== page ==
By Jayme Lozano
Donald Trump is no stranger to controversy, but his recent comments on abortion have caught the attention of women’s rights advocates.
During a recent campaign event, Trump said women who seek abortions should be punished if the procedure is banned. He later changed his stance to suggest punishing only the doctors who perform the procedure.
Miriam Mulsow, an associate professor of human development and family studies at Texas Tech University, said the possibility of abortion becoming illegal reminds her of how harmful the procedure can be when done unsafely and illegally.
“When I was a teenager, I knew people who got pregnant and weren’t going to get married,” Mulsow said. “So they went and had backroom abortions, or you heard about people who used coat hangers, and people would die.”
Mulsow said that although she is not in favor of abortion, she does not think it should be anyone’s choice but the woman who is pregnant.
“What right do politicians, who would probably force their mistresses to have abortions if they got pregnant, have to tell young women what decisions they can make with their own bodies?” Mulsow said. “It’s not my place, or anyone else’s place, to make that decision for somebody else.”
Mulsow, who is also part of the Women’s Studies program at Texas Tech, thinks younger women need to understand what could happen if abortion became illegal.
“I don’t think they realize how bad it can be if it goes back to the way it was,” Mulsow said. “If these people do get elected because young people don’t realize how bad it can be, they’re going to learn the hard way, and I’m hoping it doesn’t take that. If they understood women’s history, then I think they would understand what they were up against.”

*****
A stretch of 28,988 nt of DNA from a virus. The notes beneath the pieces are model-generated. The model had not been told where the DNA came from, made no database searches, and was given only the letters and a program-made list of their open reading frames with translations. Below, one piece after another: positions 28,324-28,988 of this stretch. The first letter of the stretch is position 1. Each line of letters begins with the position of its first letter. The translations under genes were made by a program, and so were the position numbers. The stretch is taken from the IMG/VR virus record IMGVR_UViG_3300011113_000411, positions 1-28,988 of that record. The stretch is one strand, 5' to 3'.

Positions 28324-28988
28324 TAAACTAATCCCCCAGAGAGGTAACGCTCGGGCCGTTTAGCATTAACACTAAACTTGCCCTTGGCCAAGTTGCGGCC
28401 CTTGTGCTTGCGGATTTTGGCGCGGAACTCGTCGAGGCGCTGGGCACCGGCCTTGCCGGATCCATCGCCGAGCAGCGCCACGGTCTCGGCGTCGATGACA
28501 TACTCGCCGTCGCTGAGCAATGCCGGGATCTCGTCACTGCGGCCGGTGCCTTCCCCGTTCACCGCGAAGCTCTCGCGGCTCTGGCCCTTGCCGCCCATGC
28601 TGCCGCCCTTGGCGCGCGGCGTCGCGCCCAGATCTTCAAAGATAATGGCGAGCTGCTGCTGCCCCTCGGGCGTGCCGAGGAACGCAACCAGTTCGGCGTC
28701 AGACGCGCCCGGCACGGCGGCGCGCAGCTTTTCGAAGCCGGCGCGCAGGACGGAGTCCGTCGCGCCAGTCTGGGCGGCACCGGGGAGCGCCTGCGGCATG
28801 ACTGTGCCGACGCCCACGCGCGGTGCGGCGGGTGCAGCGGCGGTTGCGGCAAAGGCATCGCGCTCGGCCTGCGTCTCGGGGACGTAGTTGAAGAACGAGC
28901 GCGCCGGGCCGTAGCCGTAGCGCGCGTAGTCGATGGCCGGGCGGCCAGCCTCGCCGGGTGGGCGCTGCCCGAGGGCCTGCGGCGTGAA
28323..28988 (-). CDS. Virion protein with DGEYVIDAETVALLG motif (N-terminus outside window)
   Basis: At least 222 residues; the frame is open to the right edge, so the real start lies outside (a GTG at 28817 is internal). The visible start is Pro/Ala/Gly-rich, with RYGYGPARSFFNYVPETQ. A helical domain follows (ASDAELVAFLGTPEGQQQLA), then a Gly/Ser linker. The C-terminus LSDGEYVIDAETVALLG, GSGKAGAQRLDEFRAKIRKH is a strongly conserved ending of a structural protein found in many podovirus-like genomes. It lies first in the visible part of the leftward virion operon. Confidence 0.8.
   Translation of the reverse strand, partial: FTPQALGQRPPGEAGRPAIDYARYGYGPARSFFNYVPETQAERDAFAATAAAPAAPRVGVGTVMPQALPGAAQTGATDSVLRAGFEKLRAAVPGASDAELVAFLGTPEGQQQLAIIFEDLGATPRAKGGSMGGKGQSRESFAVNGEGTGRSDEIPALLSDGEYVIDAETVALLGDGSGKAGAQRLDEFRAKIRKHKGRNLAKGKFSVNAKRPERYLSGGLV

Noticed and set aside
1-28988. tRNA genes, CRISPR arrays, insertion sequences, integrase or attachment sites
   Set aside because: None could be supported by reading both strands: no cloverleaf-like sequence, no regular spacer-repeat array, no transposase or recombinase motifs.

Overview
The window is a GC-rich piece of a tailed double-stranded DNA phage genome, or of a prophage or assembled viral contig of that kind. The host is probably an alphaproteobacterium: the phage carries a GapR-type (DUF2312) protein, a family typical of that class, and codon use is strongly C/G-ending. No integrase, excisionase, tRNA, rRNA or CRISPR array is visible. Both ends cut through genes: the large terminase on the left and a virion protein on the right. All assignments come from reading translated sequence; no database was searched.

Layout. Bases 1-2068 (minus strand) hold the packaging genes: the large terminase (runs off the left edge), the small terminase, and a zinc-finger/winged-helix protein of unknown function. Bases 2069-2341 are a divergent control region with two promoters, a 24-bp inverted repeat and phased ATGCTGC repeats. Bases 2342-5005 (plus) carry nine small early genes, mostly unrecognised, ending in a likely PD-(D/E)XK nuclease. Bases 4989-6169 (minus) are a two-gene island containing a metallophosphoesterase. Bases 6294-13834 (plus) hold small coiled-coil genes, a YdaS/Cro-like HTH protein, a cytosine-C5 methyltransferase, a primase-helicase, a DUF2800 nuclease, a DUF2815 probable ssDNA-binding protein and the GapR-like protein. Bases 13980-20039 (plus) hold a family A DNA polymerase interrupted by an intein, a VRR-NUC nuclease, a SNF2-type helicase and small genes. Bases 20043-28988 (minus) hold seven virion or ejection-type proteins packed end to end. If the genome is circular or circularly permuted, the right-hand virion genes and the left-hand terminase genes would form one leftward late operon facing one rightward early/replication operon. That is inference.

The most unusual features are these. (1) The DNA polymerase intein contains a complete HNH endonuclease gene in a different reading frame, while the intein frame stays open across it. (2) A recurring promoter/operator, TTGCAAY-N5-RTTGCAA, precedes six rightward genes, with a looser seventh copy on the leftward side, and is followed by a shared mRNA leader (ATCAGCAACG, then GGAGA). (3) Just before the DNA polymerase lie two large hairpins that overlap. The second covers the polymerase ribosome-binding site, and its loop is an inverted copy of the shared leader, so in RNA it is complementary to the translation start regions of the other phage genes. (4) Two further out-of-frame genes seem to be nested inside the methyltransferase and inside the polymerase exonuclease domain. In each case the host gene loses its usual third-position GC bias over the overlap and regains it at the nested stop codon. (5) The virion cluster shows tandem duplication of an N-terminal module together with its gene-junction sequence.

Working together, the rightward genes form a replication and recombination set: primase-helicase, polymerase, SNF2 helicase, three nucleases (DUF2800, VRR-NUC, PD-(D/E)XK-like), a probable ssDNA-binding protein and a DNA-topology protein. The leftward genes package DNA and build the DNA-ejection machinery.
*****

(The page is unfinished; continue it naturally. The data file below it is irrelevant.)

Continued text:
Caylee Rogers, a student at South Plains College who is also a mother, does not agree with Trump’s statements but does not agree with abortion either.
“I don’t support abortion because I believe it’s clearly a human being,” Rogers said. “I understand why a woman would have an abortion, especially in the event of rape, but it doesn’t change the fact that it’s a human.”
Rogers said her stance on abortion comes from being a mother and for personal reasons, but also because she does not understand how people can choose to have one.
“I have a hard time understanding why people choose to think that, just because it’s in the body and not fully developed, it’s not human,” Rogers said. “We’re constantly growing and aging. It’s no different from conception.”
Sarah-Grace Crocco, a student at Texas Tech, said she sees abortions as a healthcare need and finds Trump’s comments concerning.
“They seek to endanger and demonize women who want access to this healthcare necessity,” Crocco said. “This is the first time in a while that Republican front runners discussed abortion not in regards to the women’s health or safety but instead as an honest mechanism of control and possession.”
Crocco said Trump’s comments can erode women’s rights, something she has seen in Texas before.
“It was this same rhetoric deployed by Governor Rick Perry that made it possible for nearly all abortion clinics to be closed in this state,” Crocco said. “It’s become near impossible to have a safe abortion in Texas. It’s anti-progress, which is always anti-women.”
Crocco thinks the national spotlight on abortion shows how far women have come and what could be lost if abortions become illegal.
“It’s one of the only medical procedures that serves to advance the autonomy and productivity of women,” Crocco said. “Forcing motherhood can compromise their ability to work, get an education or run for office.”
The procedure should always be done in a safe facility, she said, because there is real danger otherwise.
“The body count potentially doubles in a world where both fetus and mom are at risk from back-alley and basement abortions,” Crocco said. “This abortion debate is not about life and choice, or even about fetuses. It’s about control.”